Myocardial injury leads to activation of a stereotyped inflammatory cascade, comprised of early neutrophil ingress followed by monocyte-macrophage infiltration. Between days 3-5 following MI there is a transition from inflammation to repair, with activation of fibroblasts and progressive scar deposition[22]. Over time there is compensatory activation of the renin-angiotensin and sympathetic nervous systems and pathological remodelling, with changes to the ventricular geometry, wall thinning, ischaemic mitral regurgitation and further cardiomyocyte loss. The precise contribution of the different pathophysiological components (e.g., microvascular dysfunction, inflammation) to injury is likely to be heterogeneous, and understanding mechanistic pathways in specific patient subgroups will be key to identifying novel therapeutic strategies[23].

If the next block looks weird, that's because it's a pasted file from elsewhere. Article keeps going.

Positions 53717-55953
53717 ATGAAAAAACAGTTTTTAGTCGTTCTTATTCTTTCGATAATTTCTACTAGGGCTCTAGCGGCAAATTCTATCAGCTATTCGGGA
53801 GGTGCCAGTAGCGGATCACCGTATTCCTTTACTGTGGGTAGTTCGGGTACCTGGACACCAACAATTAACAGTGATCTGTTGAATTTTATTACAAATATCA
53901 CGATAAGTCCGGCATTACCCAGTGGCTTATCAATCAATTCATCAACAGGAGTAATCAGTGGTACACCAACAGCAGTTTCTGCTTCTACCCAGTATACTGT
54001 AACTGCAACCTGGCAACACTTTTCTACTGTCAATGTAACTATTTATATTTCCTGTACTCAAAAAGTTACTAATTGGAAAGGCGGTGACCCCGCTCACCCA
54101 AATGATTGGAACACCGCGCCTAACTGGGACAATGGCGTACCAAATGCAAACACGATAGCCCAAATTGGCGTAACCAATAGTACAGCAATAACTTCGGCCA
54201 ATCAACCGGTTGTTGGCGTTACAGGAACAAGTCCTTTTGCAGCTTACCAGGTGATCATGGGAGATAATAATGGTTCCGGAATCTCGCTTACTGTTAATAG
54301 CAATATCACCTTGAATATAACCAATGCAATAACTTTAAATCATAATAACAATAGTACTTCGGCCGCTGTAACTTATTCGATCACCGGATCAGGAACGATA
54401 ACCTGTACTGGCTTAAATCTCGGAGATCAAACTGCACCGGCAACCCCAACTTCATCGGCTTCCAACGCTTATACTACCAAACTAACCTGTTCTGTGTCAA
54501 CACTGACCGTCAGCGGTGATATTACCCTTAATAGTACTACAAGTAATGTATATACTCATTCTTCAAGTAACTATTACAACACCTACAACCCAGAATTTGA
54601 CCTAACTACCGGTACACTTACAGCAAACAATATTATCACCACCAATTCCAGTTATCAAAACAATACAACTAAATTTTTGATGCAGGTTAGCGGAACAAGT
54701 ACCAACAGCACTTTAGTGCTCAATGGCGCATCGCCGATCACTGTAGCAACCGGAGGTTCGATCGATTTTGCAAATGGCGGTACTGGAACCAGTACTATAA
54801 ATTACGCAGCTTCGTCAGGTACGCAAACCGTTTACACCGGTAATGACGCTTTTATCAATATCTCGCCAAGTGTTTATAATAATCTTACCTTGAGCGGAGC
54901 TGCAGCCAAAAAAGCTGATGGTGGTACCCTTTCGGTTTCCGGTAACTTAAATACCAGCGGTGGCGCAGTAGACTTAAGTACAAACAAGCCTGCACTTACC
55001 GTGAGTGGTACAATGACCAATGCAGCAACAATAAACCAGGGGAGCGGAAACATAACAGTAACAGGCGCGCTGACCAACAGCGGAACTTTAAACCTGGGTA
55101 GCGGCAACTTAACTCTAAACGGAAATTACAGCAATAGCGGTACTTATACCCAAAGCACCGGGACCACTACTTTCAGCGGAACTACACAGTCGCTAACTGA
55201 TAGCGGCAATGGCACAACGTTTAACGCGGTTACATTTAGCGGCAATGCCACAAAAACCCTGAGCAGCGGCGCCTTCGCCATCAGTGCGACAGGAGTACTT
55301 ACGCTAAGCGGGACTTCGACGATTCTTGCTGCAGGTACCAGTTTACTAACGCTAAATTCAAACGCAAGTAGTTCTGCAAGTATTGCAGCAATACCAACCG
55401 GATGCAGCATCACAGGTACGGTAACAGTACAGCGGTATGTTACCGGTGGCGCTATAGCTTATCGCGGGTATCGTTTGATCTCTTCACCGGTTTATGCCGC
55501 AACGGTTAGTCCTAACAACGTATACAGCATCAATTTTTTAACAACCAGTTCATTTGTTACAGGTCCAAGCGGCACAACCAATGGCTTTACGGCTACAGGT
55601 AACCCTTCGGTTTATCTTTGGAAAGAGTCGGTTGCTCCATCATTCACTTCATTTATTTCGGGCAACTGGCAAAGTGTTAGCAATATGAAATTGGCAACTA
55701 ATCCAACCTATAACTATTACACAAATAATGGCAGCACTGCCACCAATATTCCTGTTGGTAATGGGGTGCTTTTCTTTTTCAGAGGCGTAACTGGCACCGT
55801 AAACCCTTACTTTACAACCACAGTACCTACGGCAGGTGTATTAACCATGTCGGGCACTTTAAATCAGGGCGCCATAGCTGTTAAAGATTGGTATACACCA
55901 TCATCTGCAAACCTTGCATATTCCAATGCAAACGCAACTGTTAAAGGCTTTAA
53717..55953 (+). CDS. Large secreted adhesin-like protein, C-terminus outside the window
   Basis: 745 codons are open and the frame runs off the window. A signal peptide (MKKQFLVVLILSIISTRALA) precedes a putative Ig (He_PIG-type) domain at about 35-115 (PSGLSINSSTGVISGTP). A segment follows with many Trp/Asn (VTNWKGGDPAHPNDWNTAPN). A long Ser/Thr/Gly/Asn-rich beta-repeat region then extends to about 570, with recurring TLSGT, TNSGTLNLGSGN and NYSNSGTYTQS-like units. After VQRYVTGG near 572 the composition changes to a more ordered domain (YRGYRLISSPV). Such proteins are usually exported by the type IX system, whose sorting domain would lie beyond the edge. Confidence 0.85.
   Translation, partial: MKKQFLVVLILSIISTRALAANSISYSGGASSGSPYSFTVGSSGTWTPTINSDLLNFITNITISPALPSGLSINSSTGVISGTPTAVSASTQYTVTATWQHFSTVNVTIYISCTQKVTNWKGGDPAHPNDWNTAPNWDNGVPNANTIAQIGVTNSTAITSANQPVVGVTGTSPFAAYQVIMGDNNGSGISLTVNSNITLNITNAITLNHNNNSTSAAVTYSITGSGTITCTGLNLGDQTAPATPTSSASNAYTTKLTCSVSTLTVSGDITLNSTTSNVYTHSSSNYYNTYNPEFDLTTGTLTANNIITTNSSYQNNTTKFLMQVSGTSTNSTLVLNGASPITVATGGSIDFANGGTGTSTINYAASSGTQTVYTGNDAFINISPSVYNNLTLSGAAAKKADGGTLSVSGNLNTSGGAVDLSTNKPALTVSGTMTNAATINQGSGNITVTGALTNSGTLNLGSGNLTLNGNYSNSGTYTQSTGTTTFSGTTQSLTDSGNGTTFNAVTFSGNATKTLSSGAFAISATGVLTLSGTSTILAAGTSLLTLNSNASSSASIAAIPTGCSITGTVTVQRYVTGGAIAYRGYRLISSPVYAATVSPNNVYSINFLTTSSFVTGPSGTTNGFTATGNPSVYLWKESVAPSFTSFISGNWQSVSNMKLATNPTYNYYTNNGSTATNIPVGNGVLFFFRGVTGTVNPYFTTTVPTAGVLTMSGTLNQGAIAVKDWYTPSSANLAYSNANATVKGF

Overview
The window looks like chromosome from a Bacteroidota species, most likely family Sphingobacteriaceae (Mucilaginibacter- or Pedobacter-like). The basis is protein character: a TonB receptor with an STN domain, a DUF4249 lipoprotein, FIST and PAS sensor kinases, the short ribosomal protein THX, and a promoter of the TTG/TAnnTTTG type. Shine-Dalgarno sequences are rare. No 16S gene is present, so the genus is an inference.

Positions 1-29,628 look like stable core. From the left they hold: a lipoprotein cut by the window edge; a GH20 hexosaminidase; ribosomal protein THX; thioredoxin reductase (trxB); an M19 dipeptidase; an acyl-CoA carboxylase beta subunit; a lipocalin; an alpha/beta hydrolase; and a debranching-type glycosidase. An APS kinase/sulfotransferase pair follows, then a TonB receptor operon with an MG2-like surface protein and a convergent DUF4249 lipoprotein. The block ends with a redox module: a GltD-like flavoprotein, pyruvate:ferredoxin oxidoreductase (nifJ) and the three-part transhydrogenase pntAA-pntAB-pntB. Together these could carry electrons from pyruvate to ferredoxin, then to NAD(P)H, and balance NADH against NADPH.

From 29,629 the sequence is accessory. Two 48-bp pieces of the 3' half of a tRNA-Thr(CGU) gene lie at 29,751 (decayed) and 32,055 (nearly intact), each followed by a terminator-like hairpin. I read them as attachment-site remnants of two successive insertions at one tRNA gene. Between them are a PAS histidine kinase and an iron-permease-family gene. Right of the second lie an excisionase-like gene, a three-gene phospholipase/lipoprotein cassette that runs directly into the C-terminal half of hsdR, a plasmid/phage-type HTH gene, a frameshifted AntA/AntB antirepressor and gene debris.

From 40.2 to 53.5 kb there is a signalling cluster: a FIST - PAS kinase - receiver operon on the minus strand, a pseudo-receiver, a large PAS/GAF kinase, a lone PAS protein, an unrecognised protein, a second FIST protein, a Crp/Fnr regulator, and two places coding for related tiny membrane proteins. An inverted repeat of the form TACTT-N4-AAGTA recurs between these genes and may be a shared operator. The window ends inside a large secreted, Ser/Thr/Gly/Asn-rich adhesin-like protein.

HF after MI was first described as an adverse prognostic feature by Killip in the 1960s[14]. HF was associated with large infarcts and multivessel disease, and the presence of impaired ventricular function was linked to worsening mortality[24,25]. Prior to thrombolysis, the incidence of in-hospital HF after ST-elevation myocardial infarction (STEMI) was approximately 40%[15]. This appeared to reduce after the introduction of thrombolysis, with HF present in approximately 3% of patients at presentation and 17% during admission[26]. Successful reperfusion was associated with improved LV function and long-term survival[27]. HF during admission remained an adverse prognostic feature, with 1-year mortality rates approximately 5 fold higher in those with HF[28].